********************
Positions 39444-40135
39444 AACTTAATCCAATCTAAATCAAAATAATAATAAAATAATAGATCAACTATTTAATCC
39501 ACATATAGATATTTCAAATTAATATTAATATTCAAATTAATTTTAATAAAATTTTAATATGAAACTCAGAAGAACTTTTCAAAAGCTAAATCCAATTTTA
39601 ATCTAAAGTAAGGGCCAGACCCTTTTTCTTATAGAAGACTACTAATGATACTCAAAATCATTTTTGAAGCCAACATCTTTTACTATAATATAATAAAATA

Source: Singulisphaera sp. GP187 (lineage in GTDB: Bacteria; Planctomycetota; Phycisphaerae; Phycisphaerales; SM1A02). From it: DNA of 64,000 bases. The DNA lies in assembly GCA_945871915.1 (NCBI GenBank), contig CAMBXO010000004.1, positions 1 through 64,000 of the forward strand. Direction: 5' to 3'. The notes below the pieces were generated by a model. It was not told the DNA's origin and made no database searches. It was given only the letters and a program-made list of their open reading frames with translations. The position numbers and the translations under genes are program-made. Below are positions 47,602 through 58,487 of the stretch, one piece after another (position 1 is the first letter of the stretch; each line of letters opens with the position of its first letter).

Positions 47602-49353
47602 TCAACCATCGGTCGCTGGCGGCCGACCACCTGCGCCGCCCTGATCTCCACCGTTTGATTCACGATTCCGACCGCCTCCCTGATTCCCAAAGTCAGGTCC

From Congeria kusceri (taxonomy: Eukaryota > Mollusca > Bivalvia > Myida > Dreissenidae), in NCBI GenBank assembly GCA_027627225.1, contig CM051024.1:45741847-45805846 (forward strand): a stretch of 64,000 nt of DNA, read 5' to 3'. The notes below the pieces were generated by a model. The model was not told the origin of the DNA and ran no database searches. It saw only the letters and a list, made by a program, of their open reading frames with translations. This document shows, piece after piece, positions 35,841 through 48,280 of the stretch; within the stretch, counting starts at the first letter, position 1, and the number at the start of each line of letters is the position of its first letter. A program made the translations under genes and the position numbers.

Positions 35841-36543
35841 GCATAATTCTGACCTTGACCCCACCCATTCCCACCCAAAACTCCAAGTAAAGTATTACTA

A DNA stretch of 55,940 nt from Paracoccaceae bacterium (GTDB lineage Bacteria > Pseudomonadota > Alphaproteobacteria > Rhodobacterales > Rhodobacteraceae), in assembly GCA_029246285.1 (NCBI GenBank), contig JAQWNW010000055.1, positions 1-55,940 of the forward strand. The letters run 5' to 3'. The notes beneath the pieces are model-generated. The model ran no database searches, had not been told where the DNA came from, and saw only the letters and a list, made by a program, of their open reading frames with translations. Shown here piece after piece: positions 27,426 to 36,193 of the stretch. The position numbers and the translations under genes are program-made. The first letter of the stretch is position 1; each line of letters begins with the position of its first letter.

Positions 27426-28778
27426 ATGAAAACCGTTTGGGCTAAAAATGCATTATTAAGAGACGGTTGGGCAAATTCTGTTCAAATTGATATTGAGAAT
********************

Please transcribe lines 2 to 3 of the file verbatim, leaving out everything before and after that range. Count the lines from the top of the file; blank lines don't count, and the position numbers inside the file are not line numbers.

39444 AACTTAATCCAATCTAAATCAAAATAATAATAAAATAATAGATCAACTATTTAATCC
39501 ACATATAGATATTTCAAATTAATATTAATATTCAAATTAATTTTAATAAAATTTTAATATGAAACTCAGAAGAACTTTTCAAAAGCTAAATCCAATTTTA